Thursday, May 08, 2008

Soul-searching on my part

kw: book reviews, nonfiction, biographies, medicine

"How can it be that my uncle believes I am less important than that tiny bit of tissue you just took out of me?" This question, by a teenage girl being shown the fetus in its tiny amniotic sac after her abortion, frames the debate over elective abortion in the plainest terms.

I've just finished reading the new book by Dr. Susan Wicklund, This Common Secret: My Journey as an Abortion Doctor. Her memoir is amazing, and I find it ultimately chilling, though not about her, but about the low level to which the debate has been carried. The core question, is, "What is of greatest importance to you?"

I've been pro-life ever since I first understood what abortion is, and I've subscribed to the "hate the sin, love the sinner" philosophy of dealing with people of differing moral standards than mine. But truly, I have not been able to find it in myself to hate at all. I take a pragmatic approach to the issue, one consistent with my scientific (that is, evolutionary) convictions: If there is anything genetic that makes some people more prone to either getting or "needing" an abortion, such people are likely leaving fewer offspring than others, and the trait will naturally reduce itself in the human population.

My stance toward moral issues in general has morphed over the years, as I've come to realize that, as I often now teach, "People are more important than doctrines." I've come to see religious doctrines as largely a kind of filter: They simplify our choice of whom to discount and ignore. Doctrines make it easier to decide not to love somebody. So I've been discarding them. My ethics may be based on an absolute, Divine standard, but my treatment of the immoral must itself still be moral.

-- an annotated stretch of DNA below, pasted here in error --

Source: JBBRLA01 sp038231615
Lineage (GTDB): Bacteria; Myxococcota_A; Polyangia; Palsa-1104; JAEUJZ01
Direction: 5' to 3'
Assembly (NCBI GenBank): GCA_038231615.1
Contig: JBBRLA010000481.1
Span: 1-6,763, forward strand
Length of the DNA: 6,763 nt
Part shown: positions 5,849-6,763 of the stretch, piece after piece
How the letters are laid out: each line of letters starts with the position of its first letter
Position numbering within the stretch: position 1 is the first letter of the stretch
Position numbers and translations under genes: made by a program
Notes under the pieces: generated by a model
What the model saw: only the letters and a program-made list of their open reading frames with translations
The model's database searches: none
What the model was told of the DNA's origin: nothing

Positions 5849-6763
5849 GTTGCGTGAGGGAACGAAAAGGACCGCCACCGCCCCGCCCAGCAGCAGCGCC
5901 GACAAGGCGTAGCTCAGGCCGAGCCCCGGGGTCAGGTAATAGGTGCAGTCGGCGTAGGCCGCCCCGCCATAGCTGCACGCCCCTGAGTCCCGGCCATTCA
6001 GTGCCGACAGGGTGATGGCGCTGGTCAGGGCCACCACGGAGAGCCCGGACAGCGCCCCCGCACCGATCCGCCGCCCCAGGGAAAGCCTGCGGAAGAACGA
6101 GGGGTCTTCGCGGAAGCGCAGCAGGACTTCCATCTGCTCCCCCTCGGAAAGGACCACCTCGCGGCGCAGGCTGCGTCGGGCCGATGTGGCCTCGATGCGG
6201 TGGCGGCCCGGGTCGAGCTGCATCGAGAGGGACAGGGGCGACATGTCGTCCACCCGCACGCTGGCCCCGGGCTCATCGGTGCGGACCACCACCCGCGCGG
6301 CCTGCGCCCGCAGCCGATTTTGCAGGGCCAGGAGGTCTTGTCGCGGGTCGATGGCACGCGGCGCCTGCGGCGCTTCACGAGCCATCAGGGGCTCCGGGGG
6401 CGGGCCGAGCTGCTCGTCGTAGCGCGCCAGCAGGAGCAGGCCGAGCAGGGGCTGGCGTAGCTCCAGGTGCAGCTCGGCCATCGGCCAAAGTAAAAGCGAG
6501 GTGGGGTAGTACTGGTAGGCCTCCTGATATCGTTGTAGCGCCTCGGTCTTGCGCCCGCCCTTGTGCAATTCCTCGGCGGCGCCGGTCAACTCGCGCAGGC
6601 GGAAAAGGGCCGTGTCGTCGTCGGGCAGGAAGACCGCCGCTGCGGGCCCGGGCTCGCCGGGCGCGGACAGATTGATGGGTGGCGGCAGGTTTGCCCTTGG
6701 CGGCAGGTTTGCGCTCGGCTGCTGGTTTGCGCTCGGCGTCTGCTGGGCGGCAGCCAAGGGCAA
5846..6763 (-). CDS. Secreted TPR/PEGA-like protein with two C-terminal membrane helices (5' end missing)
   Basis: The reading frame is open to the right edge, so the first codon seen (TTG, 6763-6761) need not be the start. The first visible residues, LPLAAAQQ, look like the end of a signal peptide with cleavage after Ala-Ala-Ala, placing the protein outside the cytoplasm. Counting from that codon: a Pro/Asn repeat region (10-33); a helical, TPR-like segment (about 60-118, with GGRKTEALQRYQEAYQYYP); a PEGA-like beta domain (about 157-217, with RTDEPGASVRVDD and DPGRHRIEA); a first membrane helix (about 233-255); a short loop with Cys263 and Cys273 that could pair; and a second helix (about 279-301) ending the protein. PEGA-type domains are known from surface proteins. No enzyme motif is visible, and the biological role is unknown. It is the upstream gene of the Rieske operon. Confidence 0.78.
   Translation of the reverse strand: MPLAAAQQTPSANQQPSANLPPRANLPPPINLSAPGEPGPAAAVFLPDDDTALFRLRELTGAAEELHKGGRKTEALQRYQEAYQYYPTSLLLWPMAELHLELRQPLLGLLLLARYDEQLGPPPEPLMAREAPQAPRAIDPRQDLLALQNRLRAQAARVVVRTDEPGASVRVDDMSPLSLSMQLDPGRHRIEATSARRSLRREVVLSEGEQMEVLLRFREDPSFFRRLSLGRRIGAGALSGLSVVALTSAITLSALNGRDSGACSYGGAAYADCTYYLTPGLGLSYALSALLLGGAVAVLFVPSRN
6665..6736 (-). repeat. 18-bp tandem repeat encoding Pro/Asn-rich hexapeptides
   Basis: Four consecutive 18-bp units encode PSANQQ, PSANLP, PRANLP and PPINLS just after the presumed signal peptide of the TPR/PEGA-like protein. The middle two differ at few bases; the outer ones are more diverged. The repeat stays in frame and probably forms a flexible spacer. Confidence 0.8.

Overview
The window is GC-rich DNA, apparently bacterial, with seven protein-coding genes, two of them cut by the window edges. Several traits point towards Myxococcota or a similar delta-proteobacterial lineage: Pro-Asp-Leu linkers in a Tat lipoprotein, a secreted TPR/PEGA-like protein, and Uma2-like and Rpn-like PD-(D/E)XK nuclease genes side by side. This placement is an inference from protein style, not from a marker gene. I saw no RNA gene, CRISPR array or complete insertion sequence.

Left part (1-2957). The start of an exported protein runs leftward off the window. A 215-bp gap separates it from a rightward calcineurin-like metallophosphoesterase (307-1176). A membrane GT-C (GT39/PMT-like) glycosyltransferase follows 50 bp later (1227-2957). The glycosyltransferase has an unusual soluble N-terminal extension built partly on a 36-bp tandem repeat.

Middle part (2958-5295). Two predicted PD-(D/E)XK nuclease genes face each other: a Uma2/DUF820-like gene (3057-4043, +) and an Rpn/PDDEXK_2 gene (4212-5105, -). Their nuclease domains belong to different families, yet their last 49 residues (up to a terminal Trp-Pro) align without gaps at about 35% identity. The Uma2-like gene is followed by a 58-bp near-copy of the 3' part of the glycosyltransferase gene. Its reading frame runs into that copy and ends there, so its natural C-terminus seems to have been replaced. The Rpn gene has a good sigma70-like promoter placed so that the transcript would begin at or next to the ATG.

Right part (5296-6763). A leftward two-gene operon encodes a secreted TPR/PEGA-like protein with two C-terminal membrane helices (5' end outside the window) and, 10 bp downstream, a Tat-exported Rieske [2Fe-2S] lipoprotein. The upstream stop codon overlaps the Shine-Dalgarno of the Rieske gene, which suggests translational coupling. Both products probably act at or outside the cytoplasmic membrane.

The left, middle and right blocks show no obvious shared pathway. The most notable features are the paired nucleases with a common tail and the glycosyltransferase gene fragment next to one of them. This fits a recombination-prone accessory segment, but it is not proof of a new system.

Dr. Wicklund has been providing full-service "women's services" for about twenty years, including, as she demonstrates with her stories, talking wavering women out of abortions, or making them wait until they are certain it's what they, and they alone, have decided is best. Nonetheless, she has performed thousands of abortions.

The account showed me fascinating insight into the thinking of someone who, so far as I could tell, has no religious convictions whatever. That does not mean she has no conscience. Rather, her conscience is informed by morals which have their source in her own reason and experiences, basically on a humanistic version of the golden rule, though she never mentions such a thing.

Her foundational experience is the abortion she chose to have in her early twenties, one that was carried out in a most impersonal, inhumane way, though at a legal clinic. That and a few other shocks she suffered as an intern on a difficult-to-attain "abortion rotation" led her to a few simple rules: the woman getting the abortion alone can make the choice; everything will be explained to her; she will be treated with gentleness and respect; and to perform no abortions later than the first trimester.

She points out that, among the most dangerous abortion protesters, the great majority are men, the kind of men who in other circumstances are said to have "control issues." I have observed the same thing myself, as a more distant but quite interested observer. I've also observed that the visible manifestation of those who publicly protest at abortion clinics is primarily hatred. The occasional arson, bombing or murder reinforces my conclusion.

I find it amazing that such people call themselves Christians. Several verses in John's Epistles make it clear that a person who is capable of hatred toward another does not yet possess eternal life. It is not possible for those with hate in their faces to be genuine Christians. Abortion may be repugnant to those of us who love God, but there are acceptable and unacceptable ways to express that repugnance.

Ultimately, her first rule most strongly affected me, and my current stance is that, only a person who has a uterus has a right to an opinion about abortion.

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